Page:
David Attenborough refused to rule out possibility of God in fascinating creation ‘answer’

David Attenborough discusses God and religion in 2012

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Best known for his appearances in numerous documentaries over the years, Sir David has also been a lifelong climate change activist. The presenter first found fame after working in the BBC production team in the Sixties and soon cemented his place as a national treasure. Since then, he has travelled to every continent on the globe, uncovering its hidden beauty and the destructive power humans have had.

But he also has an incredibly fascinating view on the possibility of God.

During an interview with sociologist Laurie Taylor, Sir David was asked: “You do exhibit the type of emotion perhaps someone might display entering a very grand Florentine Cathedral.

“But it’s not a religious aura though, is it?”

To which, the 94-year-old responded: “Isn’t it?”

After a brief pause, he added: “I shrink from the word religious, but I wouldn’t say that meant necessarily that you demonstrate that God doesn’t exist, on the contrary.

“I have no quarrel with the basic, fundamental religious attitudes.

“If I have a quarrel, well I do have a quarrel, it’s about the literal interpretation of texts – fundamentalism.

“I have a quarrel about people who think that the Book of Genesis is literally true.”

Sir David went on to outline his view.

He added: “My argument dealing with that is, 150 years ago, people living in Britain might think that was the only account of creation.

“But we now know that societies all around the world each have their own account. Each has felt the necessity to explain why it is that they’re human beings here.

“Now all these accounts differ. If you go to Thailand, they believed that, in the beginning of creation, there was a sea of milk with a huge snake in it and there were demons pulling it.

“If you go to the Aboriginals, they believed that the human beings were coughed up by a giant snake which became a rainbow in the sky.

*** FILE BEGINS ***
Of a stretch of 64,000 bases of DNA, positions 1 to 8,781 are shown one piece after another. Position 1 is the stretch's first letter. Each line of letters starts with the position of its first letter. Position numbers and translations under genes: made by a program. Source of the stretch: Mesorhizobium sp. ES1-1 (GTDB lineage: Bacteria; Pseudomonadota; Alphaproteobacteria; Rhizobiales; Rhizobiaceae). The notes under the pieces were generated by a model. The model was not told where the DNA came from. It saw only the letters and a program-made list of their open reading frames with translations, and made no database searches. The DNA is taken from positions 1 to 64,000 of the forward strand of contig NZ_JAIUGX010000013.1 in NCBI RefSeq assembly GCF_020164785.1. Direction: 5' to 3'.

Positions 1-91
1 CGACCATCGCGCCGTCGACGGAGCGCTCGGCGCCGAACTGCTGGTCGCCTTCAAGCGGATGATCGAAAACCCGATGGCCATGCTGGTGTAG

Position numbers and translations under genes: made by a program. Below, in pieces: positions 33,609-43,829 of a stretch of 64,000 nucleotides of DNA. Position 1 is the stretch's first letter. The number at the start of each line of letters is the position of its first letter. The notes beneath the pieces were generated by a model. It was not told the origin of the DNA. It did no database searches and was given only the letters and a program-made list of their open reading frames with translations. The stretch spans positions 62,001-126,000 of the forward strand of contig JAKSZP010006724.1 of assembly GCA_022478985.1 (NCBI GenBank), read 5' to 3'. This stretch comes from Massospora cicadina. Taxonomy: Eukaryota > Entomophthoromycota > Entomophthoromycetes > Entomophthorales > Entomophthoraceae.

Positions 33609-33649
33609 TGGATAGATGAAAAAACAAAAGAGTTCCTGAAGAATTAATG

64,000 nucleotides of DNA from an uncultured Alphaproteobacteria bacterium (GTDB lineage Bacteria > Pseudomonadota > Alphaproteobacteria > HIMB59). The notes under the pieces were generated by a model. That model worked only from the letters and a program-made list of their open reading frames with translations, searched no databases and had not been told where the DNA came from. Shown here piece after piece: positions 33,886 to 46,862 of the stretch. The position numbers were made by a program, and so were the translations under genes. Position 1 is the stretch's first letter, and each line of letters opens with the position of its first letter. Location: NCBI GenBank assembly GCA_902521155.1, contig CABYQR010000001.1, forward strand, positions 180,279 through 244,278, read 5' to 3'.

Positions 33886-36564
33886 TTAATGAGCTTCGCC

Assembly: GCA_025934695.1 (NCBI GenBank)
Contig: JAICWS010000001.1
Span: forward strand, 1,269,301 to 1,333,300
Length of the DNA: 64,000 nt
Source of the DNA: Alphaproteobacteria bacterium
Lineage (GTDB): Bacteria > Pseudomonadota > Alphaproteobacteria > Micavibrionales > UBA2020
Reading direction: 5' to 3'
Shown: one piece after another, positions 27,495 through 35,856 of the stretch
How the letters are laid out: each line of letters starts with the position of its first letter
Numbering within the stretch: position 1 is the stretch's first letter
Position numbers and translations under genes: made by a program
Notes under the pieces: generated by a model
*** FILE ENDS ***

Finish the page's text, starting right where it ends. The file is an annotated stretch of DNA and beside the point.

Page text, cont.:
“You can produce hundreds of these stories, how do you choose which is correct?”

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Instead, the famous presenter put forward his own view.

He said: “If you say ‘I’m only going to believe the one that my mother told me when I was brought up on her knee and I’m not going to question anything else,’ well then that’s up to you.

“But if you take a more general view and say ‘okay, you can’t all be right,’ there is actually an answer.

“You can look at the rocks and the animals themselves and the interesting thing about that is that it’s all the same no matter where you come from.

“That’s the one I go for.”

Refusing to rule out the possibility of a God, Sir David put forward an incredible analogy.

He continued in 2012: “I can’t help thinking of when I have taken off the top of the termite hill and I’ve seen termites in there all busying about building walls, looking after the queen, cleaning the nest – that they’re all blind.

“They haven’t the faintest idea that I’m there watching what they are doing because they don’t have the sense that would allow them to.

“I do sometimes feel that maybe I’m lacking in some kind of sense and I don’t know if there is somebody else involved.”

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